Economy Minister Emanuel admitted that one of the principal problems in the dollarized economy is Ecuador's reduced competitiveness. He said one measure the government was considering to offset that was reducing interest rates. Interest rates are about 16%, a level some economists consider excessive for a dollarized economy.
Economists warn that if Ecuador does not improve its competitiveness and diversify its exports, it could have problems similar to those in Argentina.
Argentine crisis casts shadow over Ecuador
The crisis in Argentina has brought calls for measures to protect Ecuador from similar problems. Critics note that Argentina also saw strong growth in the first few years following the implementation of its convertibility system that pegged the peso to the US dollar, but fell into bankruptcy and devaluation, and the biggest sovereign debt default in history.
Acosta sees Argentina as an example of the consequences of a "straitjacket straitjacket /strait·jack·et/ (strat´jak?et) informal name for camisole.
strait·jack·et or straight·jack·et
n. " like dollarization or a currency-board scheme.
Opponents also cite Ecuador's trade deficit. "That is very similar to what happened in Argentina, where convertibility led to an increase in imports at the expense of national production, and many local companies went under, thus triggering even higher unemployment," said analyst Gerard Coffy of the Institute of Studies on Globalization globalization
Process by which the experience of everyday life, marked by the diffusion of commodities and ideas, is becoming standardized around the world. Factors that have contributed to globalization include increasingly sophisticated communications and transportation .
Coffy said Argentina has moved one step closer to adoption of the dollar, which the International Monetary Fund (IMF IMF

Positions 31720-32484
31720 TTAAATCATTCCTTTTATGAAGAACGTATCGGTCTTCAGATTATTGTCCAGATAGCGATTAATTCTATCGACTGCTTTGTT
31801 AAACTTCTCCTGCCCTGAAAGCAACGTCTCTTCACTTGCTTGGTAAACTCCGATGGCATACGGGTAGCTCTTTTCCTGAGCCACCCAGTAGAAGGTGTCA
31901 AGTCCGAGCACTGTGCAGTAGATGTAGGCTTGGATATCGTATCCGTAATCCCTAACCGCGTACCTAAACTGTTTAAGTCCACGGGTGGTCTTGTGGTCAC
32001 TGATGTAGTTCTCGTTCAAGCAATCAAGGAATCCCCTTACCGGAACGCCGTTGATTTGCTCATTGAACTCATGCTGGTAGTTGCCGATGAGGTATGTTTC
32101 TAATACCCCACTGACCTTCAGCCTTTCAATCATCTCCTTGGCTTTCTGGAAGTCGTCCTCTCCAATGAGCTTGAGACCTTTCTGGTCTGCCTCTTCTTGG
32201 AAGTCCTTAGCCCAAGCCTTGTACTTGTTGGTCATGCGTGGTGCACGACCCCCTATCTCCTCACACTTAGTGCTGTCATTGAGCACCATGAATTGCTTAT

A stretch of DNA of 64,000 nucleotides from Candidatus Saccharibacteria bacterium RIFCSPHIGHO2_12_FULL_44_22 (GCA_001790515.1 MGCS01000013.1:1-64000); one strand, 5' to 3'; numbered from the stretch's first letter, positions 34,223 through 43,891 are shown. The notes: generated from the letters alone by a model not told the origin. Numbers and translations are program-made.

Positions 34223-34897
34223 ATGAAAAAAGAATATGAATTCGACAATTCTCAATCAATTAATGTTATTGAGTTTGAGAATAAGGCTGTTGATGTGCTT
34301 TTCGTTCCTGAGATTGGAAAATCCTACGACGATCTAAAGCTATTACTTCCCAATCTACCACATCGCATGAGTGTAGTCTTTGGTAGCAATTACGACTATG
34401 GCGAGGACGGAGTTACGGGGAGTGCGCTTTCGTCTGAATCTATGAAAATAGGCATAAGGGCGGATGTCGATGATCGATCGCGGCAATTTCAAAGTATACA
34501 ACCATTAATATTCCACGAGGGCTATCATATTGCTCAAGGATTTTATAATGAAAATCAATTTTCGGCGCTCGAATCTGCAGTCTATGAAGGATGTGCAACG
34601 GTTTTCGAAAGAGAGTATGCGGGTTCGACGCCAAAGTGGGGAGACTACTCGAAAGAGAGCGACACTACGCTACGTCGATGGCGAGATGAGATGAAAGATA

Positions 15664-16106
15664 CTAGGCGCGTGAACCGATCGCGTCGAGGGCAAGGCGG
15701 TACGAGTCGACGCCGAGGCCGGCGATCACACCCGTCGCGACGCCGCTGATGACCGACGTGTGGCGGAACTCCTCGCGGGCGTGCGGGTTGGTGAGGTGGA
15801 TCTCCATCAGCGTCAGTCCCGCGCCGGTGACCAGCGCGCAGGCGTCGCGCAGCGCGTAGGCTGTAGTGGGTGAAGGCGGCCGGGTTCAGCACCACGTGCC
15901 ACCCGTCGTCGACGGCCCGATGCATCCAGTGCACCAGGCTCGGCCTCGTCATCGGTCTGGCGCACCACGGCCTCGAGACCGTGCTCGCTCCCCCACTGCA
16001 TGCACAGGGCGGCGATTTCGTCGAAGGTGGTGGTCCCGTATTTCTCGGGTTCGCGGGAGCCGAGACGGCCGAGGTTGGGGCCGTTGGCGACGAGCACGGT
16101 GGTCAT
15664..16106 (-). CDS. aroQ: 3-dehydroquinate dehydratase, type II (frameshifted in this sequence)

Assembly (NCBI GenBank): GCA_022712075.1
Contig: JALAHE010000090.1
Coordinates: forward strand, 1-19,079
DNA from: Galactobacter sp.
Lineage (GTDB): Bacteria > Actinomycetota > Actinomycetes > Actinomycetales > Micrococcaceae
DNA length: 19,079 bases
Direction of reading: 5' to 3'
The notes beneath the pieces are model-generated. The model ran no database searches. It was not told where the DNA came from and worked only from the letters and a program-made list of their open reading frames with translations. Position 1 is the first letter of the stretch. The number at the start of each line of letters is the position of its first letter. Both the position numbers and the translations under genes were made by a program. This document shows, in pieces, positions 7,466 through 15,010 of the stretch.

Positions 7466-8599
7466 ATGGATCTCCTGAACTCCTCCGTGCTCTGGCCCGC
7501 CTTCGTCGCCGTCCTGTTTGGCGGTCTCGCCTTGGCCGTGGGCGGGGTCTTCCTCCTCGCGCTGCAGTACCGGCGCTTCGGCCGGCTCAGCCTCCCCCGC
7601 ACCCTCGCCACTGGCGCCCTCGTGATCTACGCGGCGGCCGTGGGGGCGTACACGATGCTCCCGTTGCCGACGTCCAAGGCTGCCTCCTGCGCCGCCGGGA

See: International Monetary Fund
See International Monetary Fund (IMF). ) wants. "Both the US and the IMF would like the countries of Latin America to move toward adoption of the dollar before the Free Trade Area of the Americas The Free Trade Area of the Americas (FTAA) (Spanish: Área de Libre Comercio de las Américas (ALCA), French: Zone de libre-échange des Amériques (ZLÉA), Portuguese: Área de Livre Comércio das Américas (FTAA FTAA Free Trade Area of the Americas
FTAA Free Trade Agreement of the Americas
FTAA Florida Turkish American Association
FTAA Federated Tanners Association of Australia
FTAA Fixed Threshold Adaptation Algorithm ) is implemented, and Argentina is on its way," he said. "What is happening [in Argentina] is what already occurred in Ecuador, where devaluation preceded dollarization."
The Pachakutik indigenous movement has called on Noboa to adopt a plan for an "orderly exit" from dollarization, a proposal supported by Acosta. Acosta said such a move would not only imply a change in the monetary system but also the adoption of an integral economic policy that protects determined sectors of the economy. Acosta said abandoning dollarization would not necessarily mean returning to the sucre, but could mean the adoption of a regional currency to be used among countries with relatively equal economic development.
An undeniable effect of the Argentine crisis on Ecuador is increased nervousness and fear that eventually Ecuador's dollarization will suffer the same fate as Argentina's convertibility scheme. (Sources: Inter Press Service Inter Press Service (abbreviated: IPS) is a global news agency. Its main focus is the production of independent news and analysis about events and processes affecting economic, social and political development. , 01/10/02; Associated Press, 01/16/02; Spanish news service EFE EfE Environment for Europe (EU)